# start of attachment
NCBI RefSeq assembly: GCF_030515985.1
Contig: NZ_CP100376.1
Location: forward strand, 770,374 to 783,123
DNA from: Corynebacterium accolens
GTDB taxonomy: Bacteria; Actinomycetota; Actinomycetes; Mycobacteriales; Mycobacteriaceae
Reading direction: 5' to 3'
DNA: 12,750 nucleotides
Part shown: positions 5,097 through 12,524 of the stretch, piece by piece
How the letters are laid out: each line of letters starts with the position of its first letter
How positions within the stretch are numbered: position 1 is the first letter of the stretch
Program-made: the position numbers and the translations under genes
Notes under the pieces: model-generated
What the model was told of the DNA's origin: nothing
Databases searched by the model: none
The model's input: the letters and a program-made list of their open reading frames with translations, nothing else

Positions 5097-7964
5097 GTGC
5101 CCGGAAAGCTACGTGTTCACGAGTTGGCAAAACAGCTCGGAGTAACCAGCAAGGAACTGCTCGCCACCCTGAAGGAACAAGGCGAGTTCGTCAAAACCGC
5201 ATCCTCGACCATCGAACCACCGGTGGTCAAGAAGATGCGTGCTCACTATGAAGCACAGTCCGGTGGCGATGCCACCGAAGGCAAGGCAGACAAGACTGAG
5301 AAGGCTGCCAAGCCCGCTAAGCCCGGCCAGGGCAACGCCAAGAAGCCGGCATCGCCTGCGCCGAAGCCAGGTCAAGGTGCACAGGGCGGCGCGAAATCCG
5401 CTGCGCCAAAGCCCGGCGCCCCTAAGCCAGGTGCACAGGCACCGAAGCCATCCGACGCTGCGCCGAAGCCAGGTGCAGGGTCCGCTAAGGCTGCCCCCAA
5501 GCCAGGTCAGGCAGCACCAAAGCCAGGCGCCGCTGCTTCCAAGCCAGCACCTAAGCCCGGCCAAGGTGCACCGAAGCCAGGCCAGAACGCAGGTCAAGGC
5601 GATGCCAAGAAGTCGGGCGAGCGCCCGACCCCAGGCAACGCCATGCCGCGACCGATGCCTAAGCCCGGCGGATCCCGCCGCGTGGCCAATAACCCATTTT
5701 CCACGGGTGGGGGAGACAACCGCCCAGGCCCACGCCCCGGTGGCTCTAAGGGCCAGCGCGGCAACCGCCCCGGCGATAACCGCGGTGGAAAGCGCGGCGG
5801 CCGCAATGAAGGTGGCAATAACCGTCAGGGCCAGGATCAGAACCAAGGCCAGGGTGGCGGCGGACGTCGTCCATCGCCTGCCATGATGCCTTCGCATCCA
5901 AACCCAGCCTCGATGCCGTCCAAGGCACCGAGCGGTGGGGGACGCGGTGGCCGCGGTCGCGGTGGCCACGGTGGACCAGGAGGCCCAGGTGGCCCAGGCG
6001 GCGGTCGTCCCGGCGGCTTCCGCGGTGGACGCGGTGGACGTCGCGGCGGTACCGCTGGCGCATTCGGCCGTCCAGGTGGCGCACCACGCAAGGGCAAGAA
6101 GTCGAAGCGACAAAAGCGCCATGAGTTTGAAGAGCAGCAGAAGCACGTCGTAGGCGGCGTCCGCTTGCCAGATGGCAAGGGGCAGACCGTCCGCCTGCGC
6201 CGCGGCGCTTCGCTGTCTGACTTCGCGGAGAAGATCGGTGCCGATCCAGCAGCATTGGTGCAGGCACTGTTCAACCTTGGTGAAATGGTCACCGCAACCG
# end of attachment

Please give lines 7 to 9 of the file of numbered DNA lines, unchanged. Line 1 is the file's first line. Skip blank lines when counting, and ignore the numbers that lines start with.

DNA: 12,750 nucleotides
Part shown: positions 5,097 through 12,524 of the stretch, piece by piece
How the letters are laid out: each line of letters starts with the position of its first letter